curator statement

The tendency to postpone to the following day the crucial decisions of self-fulfillment and radiance, to have an attitude to dither and to wait voluntarily, all are aspects of the ambient inertia inviting us to reflect on the action that is needed to determine how to make the development and blooming of artists in their society possible. These artists do not get up early until they have to, though often their nights are sleepless. They wake up slowly, however their relevant action illuminates the darkness of human stupidity without ever leaving us indifferent and forgetful. Does this make of them artists unable to be present in contemporaneity? In 1974, I discovered a correspondence from Karl Marx addressed to Arnold Ruge in 1843, one sentence served as a leitmotiv throughout my career « Given that it is not for us to forge a time that is worth all the time in the future, it is all the more certain that what we must do for the present is a critical assessment of all that is, ruthless in the sense that our critics should not fear their own results or conflict with established powers. » Given the many questions to discuss through their work, these artists have a real ability to isolate themselves, to hide from trends the better to grasp scholarly arguments and the meaning of blinding light, or have they kept hidden in the shadow, sheltered from the illumination that would make them shine like a celestial body? Why must they take so much time to react when, for them, it is a question of showing themselves to the light? Do they imagine that they will always have enough time and momentum to jump into the glow, to go beyond the darkening border in order shine once again through their creation of luminous artifacts?

Do these artists persevere to invent their own illumination, as well as to invent the time and the actions necessary to transcend the immobility and inertia that has invaded their cohort and the world around them, which inhabits them and embraces them the way it does a chrysalis ready to hatch? The concept of resilience, defined by neuropsychiatrist Boris Cyrulnik, refers to the resistance that allows individuals affected by trauma to rebuild themselves. The English word resilience comes from the Latin verb resilio, literally meaning to jump back, to bounce and resist in the face of shock and deformation. Should we believe that their bodies truly hurt, that they would bend their spines to metamorphose, and thereby transform and renew the world around them? Inertia makes of them procrastinators, as Stanford University philosopher John Perry suggests in his book The Art of Procrastination: A Guide to Effective Dawning, Lollygagging and Postponing. Nevertheless, a neophyte audience wrongly ignores them, as despite the fact that artists are procrastinating beings, having invented fantasies to avoid doing that which paralyzes their mind and body, they are more productive and creative than others. This is what the philosopher calls structured procrastination to describe them. Is this simply the description of artists often imagined by citizens only capable of conceiving of them as so many inert creatives in the world of the visual arts? Yet, it is these artists who enlighten citizens by their perception and their aesthetic invention of form and of color, thus unfolding the vision with which they confront the world, offering the luminous brilliant Algerian pavilion to us only after the process of chrysalis.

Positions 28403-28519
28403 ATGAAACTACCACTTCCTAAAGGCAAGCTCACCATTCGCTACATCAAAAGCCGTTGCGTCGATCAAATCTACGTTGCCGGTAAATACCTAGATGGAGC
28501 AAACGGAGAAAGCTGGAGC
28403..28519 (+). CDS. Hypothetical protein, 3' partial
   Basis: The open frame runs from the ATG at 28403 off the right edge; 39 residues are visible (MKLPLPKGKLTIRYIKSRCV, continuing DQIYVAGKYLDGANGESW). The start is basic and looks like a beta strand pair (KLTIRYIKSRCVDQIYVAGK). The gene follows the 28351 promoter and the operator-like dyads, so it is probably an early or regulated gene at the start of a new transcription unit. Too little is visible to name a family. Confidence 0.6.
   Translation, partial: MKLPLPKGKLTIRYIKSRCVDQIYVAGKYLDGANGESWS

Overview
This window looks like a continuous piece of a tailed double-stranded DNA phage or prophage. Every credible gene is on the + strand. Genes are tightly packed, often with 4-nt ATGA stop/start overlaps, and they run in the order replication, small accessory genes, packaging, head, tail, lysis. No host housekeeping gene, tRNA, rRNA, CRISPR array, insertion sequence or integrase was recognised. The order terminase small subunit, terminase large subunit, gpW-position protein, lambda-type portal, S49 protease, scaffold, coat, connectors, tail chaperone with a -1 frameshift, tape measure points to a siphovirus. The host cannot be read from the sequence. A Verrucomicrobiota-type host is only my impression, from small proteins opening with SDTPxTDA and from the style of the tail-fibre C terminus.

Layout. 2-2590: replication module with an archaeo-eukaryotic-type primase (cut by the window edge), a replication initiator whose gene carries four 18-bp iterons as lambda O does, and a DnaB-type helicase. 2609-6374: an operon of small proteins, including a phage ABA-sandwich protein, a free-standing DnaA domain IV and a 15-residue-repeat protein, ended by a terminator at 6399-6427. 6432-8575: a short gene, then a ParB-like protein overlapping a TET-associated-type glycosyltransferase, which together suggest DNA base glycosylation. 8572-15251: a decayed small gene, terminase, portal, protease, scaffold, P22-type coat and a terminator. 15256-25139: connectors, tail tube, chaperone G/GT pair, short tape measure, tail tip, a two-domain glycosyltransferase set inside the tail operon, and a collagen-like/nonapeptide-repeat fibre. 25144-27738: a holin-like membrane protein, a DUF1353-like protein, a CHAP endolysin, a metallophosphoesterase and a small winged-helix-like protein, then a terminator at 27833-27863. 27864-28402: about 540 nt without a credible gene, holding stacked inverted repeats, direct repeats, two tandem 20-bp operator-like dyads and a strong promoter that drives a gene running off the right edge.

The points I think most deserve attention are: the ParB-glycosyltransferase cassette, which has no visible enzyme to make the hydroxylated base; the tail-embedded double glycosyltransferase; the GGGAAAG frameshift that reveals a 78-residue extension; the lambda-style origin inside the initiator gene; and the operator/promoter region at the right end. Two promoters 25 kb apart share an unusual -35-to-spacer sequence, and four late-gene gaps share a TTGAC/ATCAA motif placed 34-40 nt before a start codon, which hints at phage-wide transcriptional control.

As far as we are concerned, are our artists the creative protagonists of their society and their time? Should they be considered uncommon citizens? This is a chance to illuminate our artists in center stage, in the spotlight, because they can lend an impetus so sorely missed over these last years. They are our avant-garde, our light makers. They are acting with this genius process of resilience, beings who bring the glow to make us shine again in the darkness of the existential emptiness. It is high time for us to sparkle with our light.